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Publication numberUS5119607 A
Publication typeGrant
Application numberUS 07/707,122
Publication dateJun 9, 1992
Filing dateMay 28, 1991
Priority dateNov 13, 1989
Fee statusLapsed
Publication number07707122, 707122, US 5119607 A, US 5119607A, US-A-5119607, US5119607 A, US5119607A
InventorsFrederick A. Horning, Jerome F. Moshofsky, David L. Prevost, David M. Gray
Original AssigneeEpic Corp. Dba Radar Engineers
Export CitationBiBTeX, EndNote, RefMan
External Links: USPTO, USPTO Assignment, Espacenet
Cover assembly for guy wires
US 5119607 A
Abstract
An improved cover assembly for an object disposed therein, such as a guy wire, is disclosed and includes a tube having inner and outer surfaces. Also, the tube is constructed with a tube hole formed adjacent an end thereof. Disposed within the tube is means for clamping the guy wire. The clamping means includes an actuating means. Coupled to the clamping means and extending outwardly through the hole in the tube, is means for maintaining the clamping means in a preselected position until it is desired to rotate the bolt to tighten or loosen the clamp. Also disclosed is a cover assembly including a plurality of clamping means and maintaining means.
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Claims(18)
It is claimed and desired to secure by letters patent:
1. An improved cover assembly that is readily attachable to an object disposed therein comprising:
a tube having inner and outer surfaces, and a tube hole formed adjacent an end thereof;
means for clamping the object, the clamping means disposed within the tube;
means for actuating the clamping means extending through the tube hole; and
coupled to clamping means and extending outwardly through the tube hole, means for releasably maintaining the clamping means against a portion of the tube defining the tube hole, thus to hold the clamping means in a preselected open, non-collapsible position to ensure that the assembly is readily attachable to the object.
2. The assembly of claim 1 wherein the maintaining means releasably maintains the actuating means against the portion of the tube.
3. The assembly of claim 2 wherein the maintaining means includes a ridge extending out of the tube hole and abutting the portion of the tube, the ridge having a slot formed in a side surface thereof for allowing the actuating means to engage the tube portion.
4. The assembly of claim 3 wherein the maintaining means further includes a platform disposed normal to the ridge and coupled thereto outside the tube, the platform cooperating with the clamping means to define a track for holding the portion of the tube in a position abutting the ridge.
5. The assembly of claim 4 further including a plurality of corresponding tube holes, clamping means and maintaining means.
6. The assembly of claim 5 wherein the object is a guy wire.
7. The assembly of claim 4 wherein the platform and actuating means are formed of metal to provide metal-to-metal contact between the actuating means and the clamping means.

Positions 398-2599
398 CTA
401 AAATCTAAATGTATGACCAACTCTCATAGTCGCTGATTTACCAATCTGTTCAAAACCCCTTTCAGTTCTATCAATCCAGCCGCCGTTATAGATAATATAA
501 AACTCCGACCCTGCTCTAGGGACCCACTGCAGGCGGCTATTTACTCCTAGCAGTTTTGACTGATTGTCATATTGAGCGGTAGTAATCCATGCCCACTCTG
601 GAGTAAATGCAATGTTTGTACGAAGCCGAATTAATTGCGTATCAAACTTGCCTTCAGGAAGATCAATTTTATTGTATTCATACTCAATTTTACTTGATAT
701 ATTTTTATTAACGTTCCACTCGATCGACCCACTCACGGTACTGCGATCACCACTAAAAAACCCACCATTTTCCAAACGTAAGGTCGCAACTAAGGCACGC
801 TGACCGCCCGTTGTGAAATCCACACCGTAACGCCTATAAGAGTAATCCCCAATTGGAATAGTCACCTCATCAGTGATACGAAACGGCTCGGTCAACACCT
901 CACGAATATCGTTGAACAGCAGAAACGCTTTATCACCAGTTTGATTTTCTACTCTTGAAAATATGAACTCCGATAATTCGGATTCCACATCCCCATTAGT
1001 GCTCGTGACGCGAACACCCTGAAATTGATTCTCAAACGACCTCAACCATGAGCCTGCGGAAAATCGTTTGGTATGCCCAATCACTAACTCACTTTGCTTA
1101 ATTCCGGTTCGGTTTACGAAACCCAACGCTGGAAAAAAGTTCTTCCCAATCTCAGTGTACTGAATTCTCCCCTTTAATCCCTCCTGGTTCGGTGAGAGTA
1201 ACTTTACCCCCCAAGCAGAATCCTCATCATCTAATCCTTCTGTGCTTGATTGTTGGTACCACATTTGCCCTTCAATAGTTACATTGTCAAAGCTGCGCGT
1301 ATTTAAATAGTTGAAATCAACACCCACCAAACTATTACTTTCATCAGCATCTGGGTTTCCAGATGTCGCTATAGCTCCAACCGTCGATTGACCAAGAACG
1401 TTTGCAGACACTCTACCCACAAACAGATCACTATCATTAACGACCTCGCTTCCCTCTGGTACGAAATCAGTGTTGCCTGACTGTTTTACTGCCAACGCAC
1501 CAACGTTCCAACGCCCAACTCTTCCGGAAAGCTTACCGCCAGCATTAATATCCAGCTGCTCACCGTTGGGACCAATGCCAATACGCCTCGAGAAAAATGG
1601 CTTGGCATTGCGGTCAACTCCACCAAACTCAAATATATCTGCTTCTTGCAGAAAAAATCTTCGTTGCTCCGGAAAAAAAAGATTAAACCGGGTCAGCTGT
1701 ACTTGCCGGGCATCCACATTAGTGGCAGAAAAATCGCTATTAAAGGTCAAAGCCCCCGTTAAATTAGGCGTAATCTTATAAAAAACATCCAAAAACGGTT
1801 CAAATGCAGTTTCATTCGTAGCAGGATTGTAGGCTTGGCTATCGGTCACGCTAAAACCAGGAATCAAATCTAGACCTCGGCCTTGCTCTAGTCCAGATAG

8. The assembly of claim 1 wherein the clamping means includes first and second jaw members positionable to define a space for receiving an object, the first member including an aligner section extending toward the second member and the second member including a back surface, the aligner section being matable with the back surface, thus to maintain the jaw members in alignment defining such space.
9. In a clamp disposed within a guy marker having inner and outer surfaces, a hole, and a longitudinal slit formed therein, and a guy wire disposed inside the clamp, comprising:
means for clamping the guy wire, the clamping means disposed within the guy marker;
means for actuating the clamping means; and
coupled to the clamping means and extending outwardly of the guy marker through the hole formed therein, means for releasably maintaining the clamping means against a portion of a guy marker defining the guy marker hole, thus to hold the clamping means in a preselected open, non-collapsible position to ensure that the assembly is readily attachable to the guy wire.
10. The assembly of claim 9 wherein the maintaining means releasably maintains the actuating means against the portion of the guy marker.
11. The assembly of claim 10 wherein the maintaining means includes a ridge extending out of the guy marker hole and abutting the portion of the guy marker, the ridge having a slot formed in a side surface thereof for allowing the actuating means to engage the guy marker portion.
12. The assembly of claim 11 wherein the maintaining means further includes a platform disposed normal to the ridge and coupled thereto outside the guy marker, the platform cooperating with the clamping means to define a track for holding the portion of the guy marker in a position abutting the ridge.
13. In a clamp disposed within a guy marker having inner and outer surfaces and a longitudinal slit formed therein, and a guy wire disposed inside the clamp, the improvement comprising: